How the murder of George Floyd became a spark that ignited a much larger Black Lives Matter flame

This is not a new story in America. An African American man is pinned down by a cop and the interaction results in him losing his life. We have heard it all before. 

Unfortunately, this story unfolded once more on Monday night when George Floyd was suffocated to death as a police officer held his knee against Floyd’s neck. His last words seemingly being, “I can’t breathe” and calling for his mother are met with a police officer pushing on his neck until his eyes close and he is gone. 

This tragic and disturbing event took place after police responded to a call regarding a “forgery in progress” and made the arrest. How this call led to the events seen in the video circulating the internet is yet to be determined, as Mr. Floyd does not seem to be resisting arrest nor deserving of such harsh treatment.

If you would like to watch the video, I warn you that it is graphic and heartbreaking, but it can be found at this link.

This. Is. Horrifying. Period. 

We should never have to turn on the news to see such an egregious overuse of force again. As of Wednesday night, the four officers involved have been fired, but two are receiving pay. The Mayor of Minneapolis, Jacob Frey, is calling for these cops to be prosecuted to the fullest extent of the law and for justice to be served. 

As news broke of this horrific event throughout the days on Tuesday and Wednesday, there seemed to be a different tone in the conversation. First, there was not much disagreement between the political aisles. Almost everyone, of every shade, nation and gender, agrees that this cop is the most despicable of humans and should be charged and prosecuted to the fullest extent of the law. 

The president has even called on the United States Department of Justice to do an investigation into Floyd’s death, according to his tweet. The president stepping into this conversation proves this case is superior to politics. 

Racism is not okay. Not now, not ever. It is an epidemic our country has been fighting to end since its conception, and it needs to end now. 

With that said, I feel the need to address what took place Wednesday afternoon and into Thursday morning.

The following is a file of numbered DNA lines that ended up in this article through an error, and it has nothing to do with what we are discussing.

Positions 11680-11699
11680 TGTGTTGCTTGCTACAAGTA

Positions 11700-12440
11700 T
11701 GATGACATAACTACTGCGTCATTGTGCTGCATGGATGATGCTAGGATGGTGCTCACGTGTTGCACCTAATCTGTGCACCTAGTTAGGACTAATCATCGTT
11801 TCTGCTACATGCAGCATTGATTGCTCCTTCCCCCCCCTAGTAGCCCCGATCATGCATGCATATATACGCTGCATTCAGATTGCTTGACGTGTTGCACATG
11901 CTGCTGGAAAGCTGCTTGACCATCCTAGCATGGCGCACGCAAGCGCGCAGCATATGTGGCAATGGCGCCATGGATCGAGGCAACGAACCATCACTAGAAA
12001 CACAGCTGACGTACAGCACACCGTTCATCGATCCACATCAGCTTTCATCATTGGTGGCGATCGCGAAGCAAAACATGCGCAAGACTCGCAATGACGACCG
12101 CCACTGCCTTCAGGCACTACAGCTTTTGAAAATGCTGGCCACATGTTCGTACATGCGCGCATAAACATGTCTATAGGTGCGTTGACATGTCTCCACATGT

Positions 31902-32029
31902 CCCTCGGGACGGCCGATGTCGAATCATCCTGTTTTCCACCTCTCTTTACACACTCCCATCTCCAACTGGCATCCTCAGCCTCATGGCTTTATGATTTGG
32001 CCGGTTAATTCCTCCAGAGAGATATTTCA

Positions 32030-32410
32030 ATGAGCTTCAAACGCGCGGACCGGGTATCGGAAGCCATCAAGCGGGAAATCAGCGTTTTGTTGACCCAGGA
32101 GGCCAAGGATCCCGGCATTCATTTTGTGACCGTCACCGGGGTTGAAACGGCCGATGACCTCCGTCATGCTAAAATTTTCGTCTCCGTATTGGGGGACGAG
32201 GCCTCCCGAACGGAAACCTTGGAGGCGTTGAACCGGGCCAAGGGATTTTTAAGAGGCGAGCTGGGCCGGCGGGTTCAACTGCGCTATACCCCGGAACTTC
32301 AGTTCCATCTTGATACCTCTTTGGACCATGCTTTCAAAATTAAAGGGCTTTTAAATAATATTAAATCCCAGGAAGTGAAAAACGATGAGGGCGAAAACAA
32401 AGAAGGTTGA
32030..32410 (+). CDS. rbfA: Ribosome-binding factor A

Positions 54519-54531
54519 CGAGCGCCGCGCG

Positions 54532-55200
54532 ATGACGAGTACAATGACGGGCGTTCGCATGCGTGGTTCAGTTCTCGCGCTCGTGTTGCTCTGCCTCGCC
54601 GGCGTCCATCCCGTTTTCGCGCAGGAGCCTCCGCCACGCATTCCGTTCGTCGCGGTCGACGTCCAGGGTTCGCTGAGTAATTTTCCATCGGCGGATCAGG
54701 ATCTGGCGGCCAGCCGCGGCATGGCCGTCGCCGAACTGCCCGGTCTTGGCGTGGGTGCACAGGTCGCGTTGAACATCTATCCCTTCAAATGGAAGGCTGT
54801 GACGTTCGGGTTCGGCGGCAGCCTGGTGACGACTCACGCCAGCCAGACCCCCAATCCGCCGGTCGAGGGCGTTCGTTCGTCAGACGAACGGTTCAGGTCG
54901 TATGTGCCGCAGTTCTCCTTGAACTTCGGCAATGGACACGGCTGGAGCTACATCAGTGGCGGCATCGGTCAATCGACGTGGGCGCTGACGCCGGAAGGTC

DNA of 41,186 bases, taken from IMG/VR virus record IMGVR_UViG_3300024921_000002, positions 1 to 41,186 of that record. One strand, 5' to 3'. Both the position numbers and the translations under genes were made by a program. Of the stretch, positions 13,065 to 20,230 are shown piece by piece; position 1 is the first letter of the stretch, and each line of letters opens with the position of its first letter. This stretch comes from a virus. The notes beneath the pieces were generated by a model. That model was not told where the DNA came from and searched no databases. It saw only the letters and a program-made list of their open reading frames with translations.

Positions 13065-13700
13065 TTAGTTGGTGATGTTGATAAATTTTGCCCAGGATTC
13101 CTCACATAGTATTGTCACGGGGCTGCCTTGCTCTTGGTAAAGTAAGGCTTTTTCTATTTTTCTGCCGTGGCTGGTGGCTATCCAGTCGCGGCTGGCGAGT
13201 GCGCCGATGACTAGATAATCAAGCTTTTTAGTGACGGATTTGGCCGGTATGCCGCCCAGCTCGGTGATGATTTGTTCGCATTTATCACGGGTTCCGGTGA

On Wednesday afternoon in Los Angeles, protestors blocked the 101 freeway in protest over the murder of George Floyd. Not only did the individuals protest but jumped on the hoods of cop cars and smashed their windows. Here is video footage of the incident.  

Meanwhile in Minneapolis, the news captured footage of groups looting Target and other nearby stores in protest of this murder. Autozone also went up in flames Wednesday night. As the volume of these protests only increases, the city has asked for the help of the National Guard in handling the situation and protecting citizens. Here is a link to a short clip of the aftermath. 

As people begin to claim this is the only option because peaceful protests do not work, Floyd’s family has come out saying they wish people would stop ruining the city he loved so dearly. 

“Waking up this morning to see Minneapolis on fire would be something that would devastate Floyd,” said Ross, Floyd’s girlfriend. 

On the other side of the spectrum, Cardi B suggested on Twitter that people are left with “no choice” but to riot, because they have yet to see change. 

The bottom line when it comes to rioting is that authorities do not respond well to harm and destruction. We should use our words and our actions to explain what we want and why we want it. Ruining businesses, the lives of those employees and the city in general does not make the government want to invoke the change we desire. 

What does work? Putting together an agenda. Deciding what kind of action we want. Maybe action has yet to be taken because “calling for an end to the system” does not really do much. “The System” does not have laws that tell officers to knee African American men until they cannot breathe. That was not “the system” failing but the individual. 

So yes. Get mad. Get righteously angry. Demand justice where it ceases to exist. But do so with a plan of action. Make the world better, do not just add to the chaos. 

We cannot let George Floyd’s death be in vain. Whenever injustice is committed, we cannot blame an entire swath of people. There are good cops in the world. Cops that protect and defend our cities. 

To protect those cops, however, we must also condemn the bad ones. I hope these four cops are prosecuted to the fullest extent of the law, because what they did was beyond comprehension. I hope the justice system does its job, and we continue to call out these cases not just as they happen, but before they happen. I hope we remember this fight is not against one another but together against injustice. 

We cannot let this action deem all of America as a racist and unsafe nation, but we must take this as a wakeup call against racist individuals. If we want to be heard, we must demand to be heard in a peaceful manner. That is how democracy works. We must continue to fight until the police station, and any powerful organization, is not a racists safe haven.

I pray for peace and safety over George Floyd’s loved ones and the city of Minneapolis. I pray our nation can heal and glue itself back together. I pray we fight harder against racism. I pray we remember who the real enemy is and cease to fight one another.

“Blessed are those who mourn, for they shall be comforted.” – Matthew 5:4